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Worried about retirement? Join the club
Friday - 5/31/2013, 2:00am EDT
Are you keeping tabs on the money Uncle Sam is losing by furloughing employees? Are you about to retire but fearful it could be months before OPM OKs your first full annuity payment? Does the idea of changing the way retiree COLAs (cost-of- living adjustments) are calculated frighten you?
If you said yes to any of the above, welcome to the club. It includes:
- Active-duty feds, who in many cases face a string of furlough days between
now and Oct. 1
- About-to-retire feds who wonder how long they may be on half rations, and
- Current and future retirees worried that a new money-saving plan may save money at their expense.
"How about doing a piece on the less obvious effects of the OPM backlog in processing retirement applications. I am about to retire in three days, with our house on the market for sale and looking to relocate to a different area and purchase a new home. I am seriously concerned that timing will have it that we find a home to purchase and I will only have an estimated annuity income to present to the bank to qualify for a loan. I am reading the estimated annuity is anywhere from 70-80 percent of your true annuity. This could adversely affect the home we can purchase. How wrong is this?" — Taking the PlungeNext up, the dollar cost of furloughs. Earlier, we took a look at how much money the government is losing by furloughing key IRS workers. An IRS employee — who has been furloughed — says the true cost of furloughs isn't as bad as the picture we painted on April 30. Take a look at the column, then check out this commentary:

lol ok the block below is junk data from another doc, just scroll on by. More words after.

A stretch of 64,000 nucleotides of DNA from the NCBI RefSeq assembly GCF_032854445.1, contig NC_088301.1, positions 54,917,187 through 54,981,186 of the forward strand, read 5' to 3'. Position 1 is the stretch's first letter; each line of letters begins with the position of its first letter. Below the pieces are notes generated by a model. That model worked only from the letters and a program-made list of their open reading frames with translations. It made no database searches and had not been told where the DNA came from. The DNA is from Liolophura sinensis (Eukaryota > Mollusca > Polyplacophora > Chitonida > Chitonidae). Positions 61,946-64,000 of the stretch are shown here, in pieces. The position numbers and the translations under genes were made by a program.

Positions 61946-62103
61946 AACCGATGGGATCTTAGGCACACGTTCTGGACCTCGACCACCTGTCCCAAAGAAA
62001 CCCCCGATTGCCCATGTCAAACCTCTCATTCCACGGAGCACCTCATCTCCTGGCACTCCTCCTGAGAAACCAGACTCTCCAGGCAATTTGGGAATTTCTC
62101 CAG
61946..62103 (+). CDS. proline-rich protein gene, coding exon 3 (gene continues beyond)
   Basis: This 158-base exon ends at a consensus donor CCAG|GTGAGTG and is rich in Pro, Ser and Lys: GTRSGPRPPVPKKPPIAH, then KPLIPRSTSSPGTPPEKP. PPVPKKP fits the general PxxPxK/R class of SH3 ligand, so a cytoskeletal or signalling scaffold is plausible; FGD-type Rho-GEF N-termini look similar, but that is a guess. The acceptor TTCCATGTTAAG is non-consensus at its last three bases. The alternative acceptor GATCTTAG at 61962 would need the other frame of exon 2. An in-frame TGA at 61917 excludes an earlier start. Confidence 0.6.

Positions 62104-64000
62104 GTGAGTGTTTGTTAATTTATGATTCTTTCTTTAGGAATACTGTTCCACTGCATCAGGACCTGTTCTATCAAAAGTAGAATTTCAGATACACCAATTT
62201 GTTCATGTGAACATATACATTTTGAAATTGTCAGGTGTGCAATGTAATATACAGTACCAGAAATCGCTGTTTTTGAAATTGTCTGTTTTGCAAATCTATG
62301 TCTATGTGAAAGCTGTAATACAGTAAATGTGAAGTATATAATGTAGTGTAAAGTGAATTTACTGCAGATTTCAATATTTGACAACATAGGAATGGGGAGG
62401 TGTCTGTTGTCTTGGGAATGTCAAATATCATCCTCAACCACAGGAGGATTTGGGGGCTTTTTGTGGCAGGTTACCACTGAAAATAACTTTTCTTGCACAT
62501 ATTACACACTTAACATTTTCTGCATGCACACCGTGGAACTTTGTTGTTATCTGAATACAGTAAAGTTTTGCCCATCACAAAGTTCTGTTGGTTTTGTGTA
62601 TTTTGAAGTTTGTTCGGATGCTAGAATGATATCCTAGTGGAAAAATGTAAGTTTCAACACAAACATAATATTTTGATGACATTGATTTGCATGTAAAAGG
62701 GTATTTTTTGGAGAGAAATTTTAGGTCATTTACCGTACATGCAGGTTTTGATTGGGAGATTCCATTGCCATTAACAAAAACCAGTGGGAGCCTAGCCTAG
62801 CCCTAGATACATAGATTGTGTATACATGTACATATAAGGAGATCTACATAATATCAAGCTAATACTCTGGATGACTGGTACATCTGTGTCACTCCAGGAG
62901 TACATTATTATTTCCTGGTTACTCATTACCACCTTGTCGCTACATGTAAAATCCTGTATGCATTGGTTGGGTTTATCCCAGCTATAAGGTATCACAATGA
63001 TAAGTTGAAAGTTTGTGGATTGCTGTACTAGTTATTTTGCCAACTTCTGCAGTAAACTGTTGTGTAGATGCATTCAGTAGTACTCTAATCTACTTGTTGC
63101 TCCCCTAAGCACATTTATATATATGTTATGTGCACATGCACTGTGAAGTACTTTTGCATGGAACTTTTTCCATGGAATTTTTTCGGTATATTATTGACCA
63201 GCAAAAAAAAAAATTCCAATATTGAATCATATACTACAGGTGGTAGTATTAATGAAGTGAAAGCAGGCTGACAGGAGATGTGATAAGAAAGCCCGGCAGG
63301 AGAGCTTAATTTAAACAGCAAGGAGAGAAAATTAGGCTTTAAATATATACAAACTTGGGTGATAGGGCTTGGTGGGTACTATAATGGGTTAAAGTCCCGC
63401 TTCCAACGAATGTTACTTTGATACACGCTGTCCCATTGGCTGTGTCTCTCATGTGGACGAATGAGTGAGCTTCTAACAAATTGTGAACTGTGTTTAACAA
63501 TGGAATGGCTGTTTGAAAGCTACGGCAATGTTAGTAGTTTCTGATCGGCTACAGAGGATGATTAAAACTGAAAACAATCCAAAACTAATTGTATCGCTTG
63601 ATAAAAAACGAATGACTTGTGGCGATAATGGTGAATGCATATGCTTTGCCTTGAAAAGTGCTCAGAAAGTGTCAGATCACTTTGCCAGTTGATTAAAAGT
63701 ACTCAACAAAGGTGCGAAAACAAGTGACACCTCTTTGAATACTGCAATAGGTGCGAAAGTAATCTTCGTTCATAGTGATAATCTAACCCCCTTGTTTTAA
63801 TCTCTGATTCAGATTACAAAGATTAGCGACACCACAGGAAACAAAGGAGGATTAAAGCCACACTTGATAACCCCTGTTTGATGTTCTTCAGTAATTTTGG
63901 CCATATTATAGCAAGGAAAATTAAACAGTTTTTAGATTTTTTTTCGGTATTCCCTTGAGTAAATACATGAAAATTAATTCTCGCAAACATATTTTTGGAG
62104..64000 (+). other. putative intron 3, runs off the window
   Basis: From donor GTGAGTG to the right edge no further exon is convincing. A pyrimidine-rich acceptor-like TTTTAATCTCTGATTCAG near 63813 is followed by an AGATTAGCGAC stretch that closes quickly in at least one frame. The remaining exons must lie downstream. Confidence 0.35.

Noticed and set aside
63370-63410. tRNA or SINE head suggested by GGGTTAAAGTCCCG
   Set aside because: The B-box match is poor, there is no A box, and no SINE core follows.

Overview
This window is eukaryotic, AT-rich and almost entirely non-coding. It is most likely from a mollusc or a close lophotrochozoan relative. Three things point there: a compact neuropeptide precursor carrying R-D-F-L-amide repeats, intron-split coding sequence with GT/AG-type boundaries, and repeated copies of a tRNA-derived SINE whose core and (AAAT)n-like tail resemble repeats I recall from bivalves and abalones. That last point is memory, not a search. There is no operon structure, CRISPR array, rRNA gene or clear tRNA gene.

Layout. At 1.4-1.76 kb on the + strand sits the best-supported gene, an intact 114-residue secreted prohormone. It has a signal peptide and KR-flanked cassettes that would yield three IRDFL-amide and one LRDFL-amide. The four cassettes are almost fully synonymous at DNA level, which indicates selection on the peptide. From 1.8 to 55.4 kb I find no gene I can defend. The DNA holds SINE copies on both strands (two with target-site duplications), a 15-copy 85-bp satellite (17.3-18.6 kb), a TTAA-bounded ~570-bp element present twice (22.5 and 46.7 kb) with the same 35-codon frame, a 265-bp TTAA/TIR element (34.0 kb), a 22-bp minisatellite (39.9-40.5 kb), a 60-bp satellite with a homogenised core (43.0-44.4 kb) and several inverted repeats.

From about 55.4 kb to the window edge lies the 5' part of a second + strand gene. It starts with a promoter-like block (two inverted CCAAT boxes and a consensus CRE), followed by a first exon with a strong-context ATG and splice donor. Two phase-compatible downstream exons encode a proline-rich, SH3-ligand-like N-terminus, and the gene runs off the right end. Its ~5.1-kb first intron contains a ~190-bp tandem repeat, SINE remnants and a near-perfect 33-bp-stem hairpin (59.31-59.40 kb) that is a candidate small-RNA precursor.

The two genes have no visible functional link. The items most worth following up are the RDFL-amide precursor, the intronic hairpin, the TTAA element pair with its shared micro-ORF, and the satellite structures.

"Yes the IRS furloughs are costing the government by losing revenue collected, but not all IRS employees collect the money. There are plenty of us behind the scenes doing just the day-to-day operations, not collections. So please recalculate ... it may make headlines to say one employee collects $14,000 a day that will be lost to furloughs, but don't multiply that by the total number of IRS employees!" — Please don't print my name.Backers of the administration plan to slightly reduce future cost- of-living adjustments for federal, military and Social Security retirees, say it would save billions of dollars and yet retirees would hardly notice the change. The plan — which must be approved by Congress — would base future COLAs for the millions of retirees on the so-called "chained CPI." Currently, COLAs are tied to changes as measured by the CPI-W which looks at goods and services primarily aimed at workers who are 62 and under.
The claim-to-fame of the chained CPI is that it is more flexible and takes into account the fact that when prices go up, people switch to less expensive substitutes.
Opponents of the change say its measurements largely ignore the buying habits of older people whose medical costs on average are much higher. The give-and-take on the chained CPI prompted a retiree in Lawton, Okla., to send this message to his member of Congress:
"There's an effort afoot in Washington to cut civil service retirement by manipulating the way the CPI is computed to screw the people and save the government some money. Please insist on seeing the scientifically researched statistical data and/or academic studies which validate the thesis behind the so-called 'chained CPI.' My guess is you'll find very little hard scientific data to support the decision. The advocates are running with a hypothetical postulate on an unproven fallacious ASSUMPTION. Why? Not in the interest of fairness to the retiree that is for sure. Perhaps to increase the government's revenue. Nah. If you find there are numerous studies on this subject which support the thesis, please enlighten me by reference." — C.L.C
NEARLY USELESS FACTOID
Compiled by Jack Moore
An acrylic nail worn by pop star Lady Gaga during a concert in Ireland last year is being auctioned. The nail, which was authenticated by a U.K.-basd auctioneer, reached $12,885 in bidding ahead of the auction's close Thursday.
(Source: UPI Odd News)
MORE FROM FEDERAL NEWS RADIO
uphill battle to retain critical knowledge and skills
Fears of a massive retirement-driven brain drain haven't quite panned out as predicted. But for agencies already facing decreasing budgets, declining staffs and diminishing morale, even a moderate uptick in retirements could pose a challenge.